Naps can be very restorative and healthy, if you follow a few general rules of thumb. First, be mindful of why you feel the need to nap. If you are napping because you simply can’t stay awake during the day, then that is probably a sign that you aren’t getting enough sleep at night or your sleep quality is compromised. A nap is no substitute for good, nighttime sleep. Second, if you are going to nap, keep it short. Naps should generally be 20-60 minutes in length. If the nap lasts much longer, you are likely to fall into deeper stages of sleep, which makes it harder to wake up and you end up feeling groggy and unrefreshed (which defeats the purpose of the nap). Third, naps should be earlier in the day so that they don’t compromise nocturnal sleep. Taking a nap too late in the afternoon or in the early evening hours is a bit like having a snack before dinner — it can diminish your drive for sleep, which you want to be very strong when you are ready for bed to facilitate being able to fall asleep quickly and stay asleep.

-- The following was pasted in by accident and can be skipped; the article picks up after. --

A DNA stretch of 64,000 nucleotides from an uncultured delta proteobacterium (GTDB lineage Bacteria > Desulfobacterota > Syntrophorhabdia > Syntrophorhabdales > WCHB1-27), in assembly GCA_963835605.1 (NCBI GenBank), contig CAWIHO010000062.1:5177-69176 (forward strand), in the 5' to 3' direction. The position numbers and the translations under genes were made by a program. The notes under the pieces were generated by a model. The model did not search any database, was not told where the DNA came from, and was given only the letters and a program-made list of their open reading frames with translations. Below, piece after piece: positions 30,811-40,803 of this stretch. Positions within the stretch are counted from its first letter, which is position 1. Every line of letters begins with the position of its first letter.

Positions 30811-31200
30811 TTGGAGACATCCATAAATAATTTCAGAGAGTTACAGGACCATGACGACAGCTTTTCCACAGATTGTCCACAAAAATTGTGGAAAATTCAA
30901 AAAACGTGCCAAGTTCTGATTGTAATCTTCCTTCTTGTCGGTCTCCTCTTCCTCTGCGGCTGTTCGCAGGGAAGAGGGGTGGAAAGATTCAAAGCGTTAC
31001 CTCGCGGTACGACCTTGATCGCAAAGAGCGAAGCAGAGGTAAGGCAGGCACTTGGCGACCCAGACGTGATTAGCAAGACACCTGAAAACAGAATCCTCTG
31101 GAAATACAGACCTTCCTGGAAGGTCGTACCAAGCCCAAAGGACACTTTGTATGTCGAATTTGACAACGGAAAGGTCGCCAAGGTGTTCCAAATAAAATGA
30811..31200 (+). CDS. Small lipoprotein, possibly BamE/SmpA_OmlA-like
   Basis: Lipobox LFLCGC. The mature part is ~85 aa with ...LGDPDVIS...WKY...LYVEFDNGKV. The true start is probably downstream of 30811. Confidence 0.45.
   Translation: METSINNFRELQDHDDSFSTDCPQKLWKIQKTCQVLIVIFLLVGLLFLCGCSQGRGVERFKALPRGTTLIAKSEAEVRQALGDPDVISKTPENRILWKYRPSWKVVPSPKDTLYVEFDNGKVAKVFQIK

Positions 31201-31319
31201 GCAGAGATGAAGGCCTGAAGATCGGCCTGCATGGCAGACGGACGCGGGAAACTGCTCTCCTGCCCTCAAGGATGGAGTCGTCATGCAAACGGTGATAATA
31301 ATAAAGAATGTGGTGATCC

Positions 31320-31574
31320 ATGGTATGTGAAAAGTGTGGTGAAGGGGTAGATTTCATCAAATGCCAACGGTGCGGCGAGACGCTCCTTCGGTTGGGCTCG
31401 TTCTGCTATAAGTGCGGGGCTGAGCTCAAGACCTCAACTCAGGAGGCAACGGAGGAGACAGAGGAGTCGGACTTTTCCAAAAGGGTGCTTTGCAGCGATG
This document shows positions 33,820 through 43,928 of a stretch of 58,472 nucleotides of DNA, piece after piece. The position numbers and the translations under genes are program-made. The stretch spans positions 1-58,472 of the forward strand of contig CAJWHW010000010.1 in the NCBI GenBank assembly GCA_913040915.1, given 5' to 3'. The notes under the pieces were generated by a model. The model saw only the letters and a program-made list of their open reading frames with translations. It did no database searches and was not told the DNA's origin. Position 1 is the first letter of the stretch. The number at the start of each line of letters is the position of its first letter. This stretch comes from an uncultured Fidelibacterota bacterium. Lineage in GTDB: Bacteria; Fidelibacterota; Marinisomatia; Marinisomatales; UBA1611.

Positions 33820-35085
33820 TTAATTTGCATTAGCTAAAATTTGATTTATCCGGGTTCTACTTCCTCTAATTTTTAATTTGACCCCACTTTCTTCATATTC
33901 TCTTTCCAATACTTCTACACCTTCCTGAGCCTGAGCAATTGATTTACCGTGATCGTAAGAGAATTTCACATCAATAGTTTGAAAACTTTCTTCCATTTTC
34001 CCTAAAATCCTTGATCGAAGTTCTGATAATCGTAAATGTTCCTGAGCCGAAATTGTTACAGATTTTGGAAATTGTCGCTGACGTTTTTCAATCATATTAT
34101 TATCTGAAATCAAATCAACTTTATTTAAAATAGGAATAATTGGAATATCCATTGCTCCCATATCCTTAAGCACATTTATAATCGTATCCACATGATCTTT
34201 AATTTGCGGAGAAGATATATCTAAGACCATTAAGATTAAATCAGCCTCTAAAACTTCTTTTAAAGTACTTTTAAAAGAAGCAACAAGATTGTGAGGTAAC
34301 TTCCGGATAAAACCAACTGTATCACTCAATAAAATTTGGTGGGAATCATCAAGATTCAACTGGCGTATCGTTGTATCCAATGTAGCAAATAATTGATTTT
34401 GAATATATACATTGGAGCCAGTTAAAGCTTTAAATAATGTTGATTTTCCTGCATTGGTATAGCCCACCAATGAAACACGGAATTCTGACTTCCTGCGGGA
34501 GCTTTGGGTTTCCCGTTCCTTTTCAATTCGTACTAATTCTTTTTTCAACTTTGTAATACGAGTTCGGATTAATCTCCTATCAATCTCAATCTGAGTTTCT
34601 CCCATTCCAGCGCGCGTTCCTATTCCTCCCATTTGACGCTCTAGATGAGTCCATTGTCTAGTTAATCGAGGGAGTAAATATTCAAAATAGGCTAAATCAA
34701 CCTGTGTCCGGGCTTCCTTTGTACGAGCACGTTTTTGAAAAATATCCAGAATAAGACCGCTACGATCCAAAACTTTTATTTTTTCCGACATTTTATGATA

Now that your parent duties have slowed down, what are you doing?
I have two children, one who is in college and one who will be in college as of next year, so my husband and I are about to embark on a very different chapter in our lives. I’d be lying if I didn’t say I am feeling some degree of trepidation and anxiety as we approach this chapter. It’s really a major identity transition, as being a parent has been the most important job of my life. But at the same time, I am also excited about what sort of new adventures my husband and I can have together as empty nesters. Thankfully, I really LIKE my husband. Of course I deeply love him too, but I am grateful at this stage that we honestly like each other and enjoy doing things with each other. We have already started to think about the fun and exciting things we can do when it’s just the two of us in the home. Lots of travel is definitely in the cards! Actually, I recently realized that we may not be quite as footless and fancy-free as we might have thought, given we still have two furry, four-legged “children” in the home, so we’ll have to manage that somehow!